The History of Karate

In its current form, karate is less than 200 years old however it has roots that date back thousands of years.

The art originated on the island of Okinawa and in its early form was heavily influenced by ancient Chinese martial arts, collectively known as kung fu.

The Beginnings of Karate History on Okinawa

The history of Okinawan Karate can be traced back to the late 17th century when a ban on weapons was imposed by the samurai rulers of Japan.

The exact evolution of karate history is lost due to the lack of information being written down which is unsurprising when taking into account the strict rules against subjects of the island learning martial arts.

This meant that all training by early masters such as Kanga Tode Sakugawa (pictured) and Sokon ‘Bushi’ Matsumura, had to be done in secret and as weapons could not be carried on the island, self-defence tended to revolve around empty handed techniques.

The earliest surviving written evidence of karate in Okinawa was a mention of the word Tode (the Okinawan name for the art) in the late 1700s. It was in reference to a visitor to the island from China named Kushanku who taught a form of kung fu and may have introduced the first version of the Shotokan kata kanku dai. Tode style blended with the martial arts already being cultivated on the island which was known as Te, meaning ‘hand’.

Te was popular in three cities in particular, Shuri, Naha and Tamarai. Each city had its own way of doing the martial arts and modern day styles reflect this; Shotokan and Shito-Ryu are mostly influenced by the style from the city of Shuri, that is Shuri-te, and to a lesser extent Tamarai-te. Goju-ryu on the other hand is more influenced by Naha-te.

Karate History and its Development into a World Martial Art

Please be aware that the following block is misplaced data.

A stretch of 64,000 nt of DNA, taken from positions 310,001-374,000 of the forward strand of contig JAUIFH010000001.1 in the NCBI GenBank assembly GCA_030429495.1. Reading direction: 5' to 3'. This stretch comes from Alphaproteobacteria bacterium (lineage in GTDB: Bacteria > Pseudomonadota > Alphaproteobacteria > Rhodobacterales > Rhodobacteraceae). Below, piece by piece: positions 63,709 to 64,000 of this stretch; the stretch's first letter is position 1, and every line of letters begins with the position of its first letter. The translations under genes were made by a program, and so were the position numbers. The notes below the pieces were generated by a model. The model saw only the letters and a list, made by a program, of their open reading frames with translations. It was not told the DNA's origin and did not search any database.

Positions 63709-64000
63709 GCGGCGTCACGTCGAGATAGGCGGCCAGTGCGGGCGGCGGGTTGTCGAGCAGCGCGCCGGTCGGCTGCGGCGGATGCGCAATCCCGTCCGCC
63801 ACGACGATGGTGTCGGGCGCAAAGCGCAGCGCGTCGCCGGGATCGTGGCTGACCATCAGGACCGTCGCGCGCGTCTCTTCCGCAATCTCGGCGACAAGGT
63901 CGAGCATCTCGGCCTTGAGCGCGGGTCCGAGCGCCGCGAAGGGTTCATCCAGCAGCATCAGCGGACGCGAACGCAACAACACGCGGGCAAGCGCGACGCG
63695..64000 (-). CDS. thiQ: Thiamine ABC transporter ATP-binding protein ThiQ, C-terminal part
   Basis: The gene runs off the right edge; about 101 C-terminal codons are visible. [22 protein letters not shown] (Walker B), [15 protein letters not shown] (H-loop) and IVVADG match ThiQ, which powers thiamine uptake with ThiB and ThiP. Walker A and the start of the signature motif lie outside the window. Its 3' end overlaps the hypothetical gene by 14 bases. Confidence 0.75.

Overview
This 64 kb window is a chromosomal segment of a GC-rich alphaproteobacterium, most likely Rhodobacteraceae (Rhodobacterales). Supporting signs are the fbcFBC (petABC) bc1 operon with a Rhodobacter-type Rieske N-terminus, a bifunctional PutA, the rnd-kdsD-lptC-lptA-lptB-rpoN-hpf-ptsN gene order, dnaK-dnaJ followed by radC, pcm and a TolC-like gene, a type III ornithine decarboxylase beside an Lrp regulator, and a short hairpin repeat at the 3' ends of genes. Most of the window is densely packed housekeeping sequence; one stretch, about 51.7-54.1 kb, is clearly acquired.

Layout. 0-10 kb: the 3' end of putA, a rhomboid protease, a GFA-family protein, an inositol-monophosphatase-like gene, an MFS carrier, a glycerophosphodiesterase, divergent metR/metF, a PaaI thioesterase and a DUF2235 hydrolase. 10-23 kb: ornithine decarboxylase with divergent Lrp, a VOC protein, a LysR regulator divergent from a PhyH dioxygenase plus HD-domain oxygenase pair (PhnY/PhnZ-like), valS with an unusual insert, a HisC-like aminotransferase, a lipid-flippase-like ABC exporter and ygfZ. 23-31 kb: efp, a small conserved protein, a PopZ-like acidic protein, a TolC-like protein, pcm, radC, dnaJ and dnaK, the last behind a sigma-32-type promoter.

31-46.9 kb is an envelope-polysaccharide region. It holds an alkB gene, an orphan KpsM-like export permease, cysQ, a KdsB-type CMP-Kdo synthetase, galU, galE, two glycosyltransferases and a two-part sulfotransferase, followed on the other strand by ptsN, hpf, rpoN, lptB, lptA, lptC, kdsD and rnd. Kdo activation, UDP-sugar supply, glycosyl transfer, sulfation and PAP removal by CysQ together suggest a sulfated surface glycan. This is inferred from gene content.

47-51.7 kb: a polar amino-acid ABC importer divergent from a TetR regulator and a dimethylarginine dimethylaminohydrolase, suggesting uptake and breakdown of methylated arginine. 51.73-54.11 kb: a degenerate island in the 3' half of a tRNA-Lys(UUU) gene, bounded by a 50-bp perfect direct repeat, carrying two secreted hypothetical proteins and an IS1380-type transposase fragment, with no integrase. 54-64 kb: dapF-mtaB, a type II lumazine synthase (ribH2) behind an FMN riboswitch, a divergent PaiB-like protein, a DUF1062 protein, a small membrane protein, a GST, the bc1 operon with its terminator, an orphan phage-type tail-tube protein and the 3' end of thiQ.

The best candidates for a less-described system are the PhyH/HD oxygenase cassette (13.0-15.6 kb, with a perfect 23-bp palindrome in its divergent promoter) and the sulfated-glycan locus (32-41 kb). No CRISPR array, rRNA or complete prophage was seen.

At the turn of the 20th century, Anko Itosu gained permission to end the shroud of secrecy for those who wanted to learn martial arts and began teaching Te in Okinawan schools. This led to further expansion by one of Itosu’s students, Sensei Gichin Funakoshi, who introduced the art to Japan in 1922.

Funakoshi made many modifications to the art to make it more accessible to the Japanese including changing the name and karate as we know it today was born. Towards the end of his life, Funakoshi was instrumental in forming the Japanese Karate Association (JKA) which set about making karate a world martial art by sending out its best instructors to teach it all over the globe.

Today, karate is practiced by millions of people right across the world and although the lines are often blurred between karate history facts and exagerations or legends, the contribution made by the old Okinawan masters and those that followed them should not be forgotten. 

Further Reading

A Brief History of Karate-Do. [Internet]. 2012. The University of Hawaii. Available from: http://www2.hawaii.edu/~uhkarate/history.html [Accessed 13 November, 2012].

Early Karate Origins
. [Internet]. 2012. The University of Columbia. Available from: http://www.columbia.edu/cu/jka/history.html [Accessed November 7, 2012].

History of Karate from Ancient Combat System to Modern Global Phenomenon. [Internet]. 2012. Dynamic Karate. Available from: http://www.dynamic-karate.com/history-of-karate.html [Accessed November 7, 2012].

History of Shotokan Karate. [Internet]. 2012. North-western University. Available from: http://groups.northwestern.edu/karate/history.html [Accessed November 7, 2012].

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